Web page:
- Gentlemen, start your drones: Judge’s ruling opens door for commercial use
- Soldier who hid, bragged about not saluting flag to be punished — in secret
- ‘Maverick’ of the seas: ‘Top Gun’ school for U.S. ship officers to launch
- Putin declares Sochi Paralympics open amid Ukrainian protest
- ‘In Jesus name, we pray’ sparks ire at Ohio council meeting
- Navy’s first laser weapon ready for prime time; drone killer to deploy this summer
- Billionaire backer: Rick Santorum ‘needs to be heard’ in 2016
- Obamacare fallout: 49 percent pessimistic; 45 percent ‘scared’
- DHS accused of holding U.S. citizen at airport, using emails to pry into her sex life
- Seattle socialist: Minimum-wage discussion skewed by ‘right-wing’ GAO analysis
Latest Marco Rubio Items
"In the Middle East, are your sympathies more with the Israelis or more with the Palestinians?" asks a CNN survey released Monday. The simple question has multiple answers. Overall, 59 percent of Americans side with the Israelis, 13 precent with the Palestinians. Three percent sympathize with both, 11 percent with neither, and 13 percent have no opinion.
Sen. Marco Rubio says the way to turn around the nation's struggling economy is not to raise taxes on the wealthiest individuals but rather to make "poor people richer" as he visited this politically important state in a trip certain to stoke speculation about 2016.
The White House on Tuesday played down the impact of retired Gen. David Petraeus' stunning resignation as CIA director on pressing post-election matters in Washington although the president's spokesman said Mr. Obama was "certainly surprised" to learn of Mr. Petraeus' extramarital affair and decision to step down.
The mutating "Petraeus affair" has conveniently filled the media vacuum left after the presidential election ended, providing press, pundits and assorted officials a veritable gold mine of material.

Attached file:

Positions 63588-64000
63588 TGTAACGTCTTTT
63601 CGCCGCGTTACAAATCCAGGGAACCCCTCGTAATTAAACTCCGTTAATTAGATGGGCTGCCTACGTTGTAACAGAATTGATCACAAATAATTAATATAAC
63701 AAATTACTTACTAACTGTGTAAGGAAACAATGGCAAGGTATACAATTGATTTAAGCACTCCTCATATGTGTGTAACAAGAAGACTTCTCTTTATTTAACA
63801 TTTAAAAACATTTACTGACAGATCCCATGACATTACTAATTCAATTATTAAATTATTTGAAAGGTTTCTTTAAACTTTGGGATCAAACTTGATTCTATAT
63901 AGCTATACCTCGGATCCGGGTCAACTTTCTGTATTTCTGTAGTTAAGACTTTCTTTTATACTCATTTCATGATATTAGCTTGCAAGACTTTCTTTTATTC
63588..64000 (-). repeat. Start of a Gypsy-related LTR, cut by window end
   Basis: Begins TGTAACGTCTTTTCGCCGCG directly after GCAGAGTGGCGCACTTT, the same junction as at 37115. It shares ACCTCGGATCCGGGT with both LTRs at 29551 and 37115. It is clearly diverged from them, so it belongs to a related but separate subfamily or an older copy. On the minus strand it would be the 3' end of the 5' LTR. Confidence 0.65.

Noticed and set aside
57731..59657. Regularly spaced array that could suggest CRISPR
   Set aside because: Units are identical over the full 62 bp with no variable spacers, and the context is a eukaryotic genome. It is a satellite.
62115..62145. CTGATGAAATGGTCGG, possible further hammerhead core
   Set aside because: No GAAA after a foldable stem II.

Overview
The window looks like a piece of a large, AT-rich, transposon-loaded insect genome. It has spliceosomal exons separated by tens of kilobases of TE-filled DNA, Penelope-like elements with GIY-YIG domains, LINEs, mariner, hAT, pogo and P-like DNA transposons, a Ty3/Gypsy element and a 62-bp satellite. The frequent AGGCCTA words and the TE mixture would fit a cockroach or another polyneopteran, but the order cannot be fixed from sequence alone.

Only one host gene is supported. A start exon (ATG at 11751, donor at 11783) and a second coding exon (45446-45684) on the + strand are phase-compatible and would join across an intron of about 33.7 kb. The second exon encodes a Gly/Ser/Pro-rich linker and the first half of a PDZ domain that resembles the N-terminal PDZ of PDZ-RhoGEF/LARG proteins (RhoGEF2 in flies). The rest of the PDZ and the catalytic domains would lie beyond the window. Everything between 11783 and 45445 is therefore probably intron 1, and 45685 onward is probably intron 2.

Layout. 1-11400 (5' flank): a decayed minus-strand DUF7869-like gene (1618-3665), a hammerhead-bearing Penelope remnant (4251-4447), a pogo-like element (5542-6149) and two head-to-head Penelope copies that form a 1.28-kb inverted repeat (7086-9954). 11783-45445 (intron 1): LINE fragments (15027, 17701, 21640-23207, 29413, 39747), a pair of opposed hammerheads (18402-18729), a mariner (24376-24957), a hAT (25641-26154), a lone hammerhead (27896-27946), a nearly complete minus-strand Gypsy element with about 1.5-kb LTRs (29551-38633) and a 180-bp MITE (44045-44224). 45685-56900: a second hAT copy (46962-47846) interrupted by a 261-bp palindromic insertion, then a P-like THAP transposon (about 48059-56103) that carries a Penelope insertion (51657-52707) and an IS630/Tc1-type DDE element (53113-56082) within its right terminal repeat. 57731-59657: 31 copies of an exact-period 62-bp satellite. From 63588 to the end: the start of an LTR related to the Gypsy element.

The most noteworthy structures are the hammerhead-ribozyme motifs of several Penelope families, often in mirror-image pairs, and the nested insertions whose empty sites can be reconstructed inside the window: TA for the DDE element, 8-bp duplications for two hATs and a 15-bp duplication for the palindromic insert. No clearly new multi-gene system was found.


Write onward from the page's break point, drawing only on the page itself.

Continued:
Election Day wasn't a total disaster for the right. The same country that re-elected the most liberal president since Franklin D. Roosevelt also renewed the speakership of Ohio Republican Rep. John Boehner. Senate Democrats maintained their slim majority, but the GOP pulled off a more important coup in the upper chamber: The caucus is growing more conservative.
Nearly two months after the terrorist assault on the U.S. Consulate in Benghazi, it continues to ripple across American politics, though the constantly shifting timelines provided by the administration and the new questions raised by Republicans have not dramatically reshaped the presidential race.
When confronted with opposition to voter-ID laws, Sen. Marco Rubio, Florida Republican, asked, "What's the big deal?" Rhode Island state Rep. Anastasia Williams, Democrat, agrees with Mr. Rubio, and is one of the biggest supporters of her state's voter-ID law. The big deal is voter fraud, which Ms. Williams experienced firsthand. She arrived at her polling place in 2006 only to be told that she had already voted. In 2010, she saw a man vote and then return, in different garb, to vote again. Requiring all voters to present a valid ID would help curb such abuses.
For the first time since superstorm Sandy walloped the East Coast, Republican presidential nominee Mitt Romney returned to full campaign mode Wednesday in the key battleground state of Florida, where he toned down his attacks against President Obama while touting an optimistic message that centered on his plans for strengthening the economy and nurturing bipartisanship in Washington.
The 12-year-old daughter of Sen. Marco Rubio, Florida Republican, is out of the hospital and at home recovering from a head injury suffered in a golf cart accident.